LCIG therapy was continued just before the operation since jejunal tube was patent. Intravenous administration of levodopa was performed in the evening on the operation day and in the morning on postoperative day (POD) 1. LCIG therapy was reinitiated in the afternoon on postoperative day 1. On POD 2, oral water intake was initiated. Wound redness occurred, and wound irrigation was started. White blood cell count and CRP levels were elevated to 14000/µL and 26 mg/dL, respectively. A soft diet was initiated on POD 3. Wound dehiscence occurred, and negative wound pressure therapy was started on POD 5. On POD 9, food residues leaked out of the wound (Fig. 3a). Emergent CT showed a fistula between the wound and the gastric wall where PEG-J was inserted (Fig. 3b). EGD revealed a gap around PEG-J (Fig. 3c). As the CT showed no sign of peritonitis, such as free air or ascites around the PEG-J, the patient received no oral treatment, total parenteral nutrition, nasogastric tube drainage, and antibiotics. The patient did not suffer from fever or elevation of white blood cell count or CRP after the event. On POD 12, food residue stopped exuding from the wound, and EGD on POD 27 showed the disappearance of the gap around the PEG-J (Fig. 3d). On POD 28, soft diet was reinitiated. Following this, the clinical course was uneventful, and the patient was discharged on POD 38.

Fig. 3
figure 3

Postoperative findings. a Wound dehiscence occurred, and food residue exuded from a gastrocutaneous fistula. b CT showing a gastrocutaneous fistula (red arrows). There was no sign of free air or ascites. c EGD revealed a gap around the PEG-J. d A follow-up EGD showed the disappearance of the gap around the PEG-J.PEG-J, percutaneous endoscopic gastrostomy with a jejunal extension tube; EGD esophagogastroduodenoscopy; CT computed tomography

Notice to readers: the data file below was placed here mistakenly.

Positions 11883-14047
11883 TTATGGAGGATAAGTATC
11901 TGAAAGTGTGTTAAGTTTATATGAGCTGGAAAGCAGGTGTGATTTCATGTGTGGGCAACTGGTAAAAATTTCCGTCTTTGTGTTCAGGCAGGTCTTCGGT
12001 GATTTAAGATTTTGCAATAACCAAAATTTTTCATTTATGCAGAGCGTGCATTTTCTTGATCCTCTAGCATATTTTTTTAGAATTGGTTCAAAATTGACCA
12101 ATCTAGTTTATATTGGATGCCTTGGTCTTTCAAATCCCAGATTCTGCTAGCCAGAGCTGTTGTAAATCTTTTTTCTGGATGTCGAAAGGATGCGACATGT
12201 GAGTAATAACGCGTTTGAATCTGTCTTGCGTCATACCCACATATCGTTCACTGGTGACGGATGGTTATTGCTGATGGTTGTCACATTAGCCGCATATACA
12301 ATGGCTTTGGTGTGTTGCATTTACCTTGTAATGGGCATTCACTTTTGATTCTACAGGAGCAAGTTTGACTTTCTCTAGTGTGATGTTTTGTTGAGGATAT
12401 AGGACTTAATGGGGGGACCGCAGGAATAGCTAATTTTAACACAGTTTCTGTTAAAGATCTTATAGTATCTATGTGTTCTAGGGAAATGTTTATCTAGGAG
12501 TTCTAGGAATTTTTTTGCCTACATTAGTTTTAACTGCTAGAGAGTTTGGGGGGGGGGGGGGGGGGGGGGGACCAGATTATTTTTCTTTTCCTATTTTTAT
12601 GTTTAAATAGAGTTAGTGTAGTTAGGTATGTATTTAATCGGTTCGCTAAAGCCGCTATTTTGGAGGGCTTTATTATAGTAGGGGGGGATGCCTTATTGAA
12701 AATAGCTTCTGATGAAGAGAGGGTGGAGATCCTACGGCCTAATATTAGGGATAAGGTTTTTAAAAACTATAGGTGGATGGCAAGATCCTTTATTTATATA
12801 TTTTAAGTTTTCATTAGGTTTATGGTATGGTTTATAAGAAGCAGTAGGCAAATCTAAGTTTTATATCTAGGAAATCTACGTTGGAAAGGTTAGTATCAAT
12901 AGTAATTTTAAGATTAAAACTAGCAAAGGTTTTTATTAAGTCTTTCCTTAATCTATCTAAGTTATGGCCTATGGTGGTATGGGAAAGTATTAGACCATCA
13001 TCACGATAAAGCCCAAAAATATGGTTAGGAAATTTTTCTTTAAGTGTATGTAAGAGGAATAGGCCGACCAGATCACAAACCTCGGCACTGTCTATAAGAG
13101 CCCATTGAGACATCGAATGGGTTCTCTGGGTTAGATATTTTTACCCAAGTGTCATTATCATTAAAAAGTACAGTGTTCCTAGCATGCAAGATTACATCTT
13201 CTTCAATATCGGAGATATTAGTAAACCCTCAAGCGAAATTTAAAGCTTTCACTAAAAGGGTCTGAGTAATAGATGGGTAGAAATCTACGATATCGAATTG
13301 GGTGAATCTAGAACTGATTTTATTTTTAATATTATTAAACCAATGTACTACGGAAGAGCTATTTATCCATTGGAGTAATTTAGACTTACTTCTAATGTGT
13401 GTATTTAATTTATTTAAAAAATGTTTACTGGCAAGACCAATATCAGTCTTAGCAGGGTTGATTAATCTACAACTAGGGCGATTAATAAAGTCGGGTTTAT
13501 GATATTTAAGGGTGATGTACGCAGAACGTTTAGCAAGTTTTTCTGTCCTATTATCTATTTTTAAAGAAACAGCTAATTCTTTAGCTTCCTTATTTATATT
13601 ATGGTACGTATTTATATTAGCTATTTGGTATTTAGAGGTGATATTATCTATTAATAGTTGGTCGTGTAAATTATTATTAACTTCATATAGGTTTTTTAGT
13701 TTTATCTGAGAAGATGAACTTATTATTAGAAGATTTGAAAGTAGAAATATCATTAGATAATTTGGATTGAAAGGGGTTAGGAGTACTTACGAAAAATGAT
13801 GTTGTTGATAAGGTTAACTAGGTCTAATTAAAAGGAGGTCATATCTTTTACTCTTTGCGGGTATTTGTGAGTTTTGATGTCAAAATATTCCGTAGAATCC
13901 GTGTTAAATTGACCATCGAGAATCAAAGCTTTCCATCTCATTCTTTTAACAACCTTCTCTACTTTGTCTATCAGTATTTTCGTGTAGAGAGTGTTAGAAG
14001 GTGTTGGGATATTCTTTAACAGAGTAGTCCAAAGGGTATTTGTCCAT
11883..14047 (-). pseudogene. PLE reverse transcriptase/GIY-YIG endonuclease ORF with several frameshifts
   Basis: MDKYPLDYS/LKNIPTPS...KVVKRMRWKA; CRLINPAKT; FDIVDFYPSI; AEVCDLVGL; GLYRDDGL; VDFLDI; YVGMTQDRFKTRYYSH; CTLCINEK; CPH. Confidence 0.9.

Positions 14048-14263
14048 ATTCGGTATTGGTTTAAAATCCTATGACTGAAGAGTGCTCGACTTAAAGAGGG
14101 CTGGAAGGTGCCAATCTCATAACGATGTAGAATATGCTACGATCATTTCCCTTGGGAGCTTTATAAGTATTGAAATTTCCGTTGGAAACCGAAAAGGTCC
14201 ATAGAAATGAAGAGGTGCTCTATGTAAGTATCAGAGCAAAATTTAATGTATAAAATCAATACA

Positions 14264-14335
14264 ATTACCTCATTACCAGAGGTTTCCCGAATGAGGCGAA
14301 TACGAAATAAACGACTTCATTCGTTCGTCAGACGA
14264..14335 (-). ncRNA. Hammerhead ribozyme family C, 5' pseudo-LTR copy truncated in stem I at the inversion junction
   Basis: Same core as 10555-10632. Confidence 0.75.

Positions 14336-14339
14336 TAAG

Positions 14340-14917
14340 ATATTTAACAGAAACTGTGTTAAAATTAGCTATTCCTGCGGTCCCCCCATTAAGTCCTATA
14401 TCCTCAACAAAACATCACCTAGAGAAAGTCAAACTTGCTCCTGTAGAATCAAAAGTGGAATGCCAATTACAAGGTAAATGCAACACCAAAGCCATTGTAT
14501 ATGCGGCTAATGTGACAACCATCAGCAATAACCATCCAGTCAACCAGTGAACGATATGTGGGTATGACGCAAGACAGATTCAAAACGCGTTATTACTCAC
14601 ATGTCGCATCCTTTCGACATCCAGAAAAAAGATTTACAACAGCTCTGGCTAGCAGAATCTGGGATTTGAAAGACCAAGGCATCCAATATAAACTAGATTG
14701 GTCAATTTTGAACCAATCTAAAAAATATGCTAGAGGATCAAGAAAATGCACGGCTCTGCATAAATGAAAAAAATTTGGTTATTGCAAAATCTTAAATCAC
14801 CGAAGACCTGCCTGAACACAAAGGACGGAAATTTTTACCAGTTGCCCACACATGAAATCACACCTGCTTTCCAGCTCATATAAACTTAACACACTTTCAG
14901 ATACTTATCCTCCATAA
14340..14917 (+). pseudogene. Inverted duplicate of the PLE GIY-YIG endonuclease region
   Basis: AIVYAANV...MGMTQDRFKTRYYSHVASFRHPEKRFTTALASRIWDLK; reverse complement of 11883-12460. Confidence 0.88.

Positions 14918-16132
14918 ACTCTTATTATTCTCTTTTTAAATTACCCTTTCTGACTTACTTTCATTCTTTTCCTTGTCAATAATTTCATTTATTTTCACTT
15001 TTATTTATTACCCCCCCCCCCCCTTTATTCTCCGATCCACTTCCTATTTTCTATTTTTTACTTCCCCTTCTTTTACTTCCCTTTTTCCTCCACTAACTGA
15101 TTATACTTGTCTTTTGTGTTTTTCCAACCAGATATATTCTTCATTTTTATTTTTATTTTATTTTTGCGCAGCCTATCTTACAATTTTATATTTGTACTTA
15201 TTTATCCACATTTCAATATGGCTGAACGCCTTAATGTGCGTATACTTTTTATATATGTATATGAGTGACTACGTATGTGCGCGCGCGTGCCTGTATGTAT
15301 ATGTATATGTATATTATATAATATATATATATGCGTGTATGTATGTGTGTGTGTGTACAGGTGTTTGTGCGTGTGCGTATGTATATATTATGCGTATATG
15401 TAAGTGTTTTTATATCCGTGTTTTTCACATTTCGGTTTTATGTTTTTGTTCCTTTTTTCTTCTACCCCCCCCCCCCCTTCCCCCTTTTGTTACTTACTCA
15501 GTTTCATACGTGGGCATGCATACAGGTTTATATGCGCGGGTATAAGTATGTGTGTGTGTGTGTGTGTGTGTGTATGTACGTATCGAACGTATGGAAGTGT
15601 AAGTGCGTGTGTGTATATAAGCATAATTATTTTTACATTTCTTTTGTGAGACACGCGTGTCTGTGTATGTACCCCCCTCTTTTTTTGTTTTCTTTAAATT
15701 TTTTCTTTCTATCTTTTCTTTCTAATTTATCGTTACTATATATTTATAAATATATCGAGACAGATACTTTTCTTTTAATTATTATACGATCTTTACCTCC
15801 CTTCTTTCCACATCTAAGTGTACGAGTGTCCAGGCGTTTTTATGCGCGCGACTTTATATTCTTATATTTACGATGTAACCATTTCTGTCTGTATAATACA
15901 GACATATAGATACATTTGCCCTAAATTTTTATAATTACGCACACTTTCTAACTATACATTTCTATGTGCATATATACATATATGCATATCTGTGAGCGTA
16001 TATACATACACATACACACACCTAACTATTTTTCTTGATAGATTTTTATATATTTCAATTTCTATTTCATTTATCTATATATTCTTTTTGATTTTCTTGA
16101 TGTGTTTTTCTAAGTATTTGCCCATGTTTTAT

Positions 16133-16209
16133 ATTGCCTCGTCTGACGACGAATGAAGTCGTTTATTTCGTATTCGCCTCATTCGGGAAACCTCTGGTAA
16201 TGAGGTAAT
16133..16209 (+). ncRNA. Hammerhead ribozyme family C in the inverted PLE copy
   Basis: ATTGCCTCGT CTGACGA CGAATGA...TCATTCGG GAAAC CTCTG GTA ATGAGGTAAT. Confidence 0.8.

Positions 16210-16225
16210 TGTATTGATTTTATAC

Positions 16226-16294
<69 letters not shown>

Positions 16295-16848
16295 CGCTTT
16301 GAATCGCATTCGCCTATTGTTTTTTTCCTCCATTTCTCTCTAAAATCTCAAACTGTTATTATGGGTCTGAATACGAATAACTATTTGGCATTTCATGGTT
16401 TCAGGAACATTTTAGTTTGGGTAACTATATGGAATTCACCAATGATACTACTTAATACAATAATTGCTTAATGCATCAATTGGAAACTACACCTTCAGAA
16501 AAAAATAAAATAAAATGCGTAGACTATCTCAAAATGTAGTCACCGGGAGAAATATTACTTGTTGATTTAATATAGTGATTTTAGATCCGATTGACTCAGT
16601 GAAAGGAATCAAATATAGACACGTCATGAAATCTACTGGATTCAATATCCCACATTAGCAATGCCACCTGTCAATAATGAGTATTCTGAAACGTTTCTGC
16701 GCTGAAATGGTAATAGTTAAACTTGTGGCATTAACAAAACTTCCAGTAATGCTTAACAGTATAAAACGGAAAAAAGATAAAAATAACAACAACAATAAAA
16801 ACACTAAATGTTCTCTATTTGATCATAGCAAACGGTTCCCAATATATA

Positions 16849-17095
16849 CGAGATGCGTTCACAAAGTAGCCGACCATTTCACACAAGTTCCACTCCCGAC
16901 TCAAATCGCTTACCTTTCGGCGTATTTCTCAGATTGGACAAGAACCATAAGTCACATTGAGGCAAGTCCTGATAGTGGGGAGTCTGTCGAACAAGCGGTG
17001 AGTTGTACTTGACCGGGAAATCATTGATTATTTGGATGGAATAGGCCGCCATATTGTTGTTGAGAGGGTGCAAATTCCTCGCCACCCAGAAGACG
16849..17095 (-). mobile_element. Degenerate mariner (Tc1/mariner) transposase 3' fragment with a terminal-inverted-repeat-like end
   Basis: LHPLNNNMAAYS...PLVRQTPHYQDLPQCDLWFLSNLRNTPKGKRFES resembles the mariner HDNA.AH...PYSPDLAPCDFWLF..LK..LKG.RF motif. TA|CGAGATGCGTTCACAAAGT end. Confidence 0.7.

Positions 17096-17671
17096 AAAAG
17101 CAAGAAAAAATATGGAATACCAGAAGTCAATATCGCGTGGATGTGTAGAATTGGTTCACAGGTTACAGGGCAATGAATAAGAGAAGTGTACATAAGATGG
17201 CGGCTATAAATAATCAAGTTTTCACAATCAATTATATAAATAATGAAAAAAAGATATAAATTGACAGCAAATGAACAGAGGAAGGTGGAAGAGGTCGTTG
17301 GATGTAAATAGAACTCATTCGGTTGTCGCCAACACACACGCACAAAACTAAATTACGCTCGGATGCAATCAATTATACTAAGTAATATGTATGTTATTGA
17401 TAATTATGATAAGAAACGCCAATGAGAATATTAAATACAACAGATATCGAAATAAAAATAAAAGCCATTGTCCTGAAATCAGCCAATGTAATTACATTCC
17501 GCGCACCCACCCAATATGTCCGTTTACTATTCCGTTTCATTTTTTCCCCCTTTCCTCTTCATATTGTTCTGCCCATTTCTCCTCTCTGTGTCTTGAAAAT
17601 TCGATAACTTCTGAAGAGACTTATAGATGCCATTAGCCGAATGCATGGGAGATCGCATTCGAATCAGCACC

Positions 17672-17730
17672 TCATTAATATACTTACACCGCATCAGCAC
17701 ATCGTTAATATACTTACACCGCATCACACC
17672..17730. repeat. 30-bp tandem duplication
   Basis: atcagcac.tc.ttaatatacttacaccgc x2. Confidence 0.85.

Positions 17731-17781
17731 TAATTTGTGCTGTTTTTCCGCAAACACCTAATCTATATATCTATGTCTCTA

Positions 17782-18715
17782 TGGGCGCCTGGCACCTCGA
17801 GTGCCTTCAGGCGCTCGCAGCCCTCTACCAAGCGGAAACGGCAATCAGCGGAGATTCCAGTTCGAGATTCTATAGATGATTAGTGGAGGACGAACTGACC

We encountered a rare case of BBS in PEG-J in a patient who had undergone LCIG, which was surgically treated with simultaneous removal and replacement. The patient suffered from a postoperative gastrocutaneous fistula, which recovered conservatively.

Excessive compression of tissue between the external and internal fixation device of the gastrostomy tube is considered the main cause of BBS. Factors related to development of BBS include the characteristics of internal bumper (Freka type), malnutrition, increase in abdominal wall thickness [8], and excessive external traction on the tube causing friction and ischemic necrosis of the gastric submucosa [9]. Local infection causes erythema, purulent secretion and pain. Other symptoms include inability to insert, loss of patency, and leakage around the PEG tube.

Various treatment methods for BBS in PEG have been introduced [8,9,10,11,12,13]. Endoscopic treatment is an option, as it is less invasive than surgical intervention [9, 11]. However, complicated or difficult cases should be treated with surgery [12, 13]. BBS in PEG-J has several characteristics different from those of BBS in PEG. If removal and replacement cannot be achieved simultaneously, the treatment should be divided into two stages; removal and replacement. Therefore, temporal alternative treatment for PD should be performed by administering oral, intravenous, or nasojejunal medication.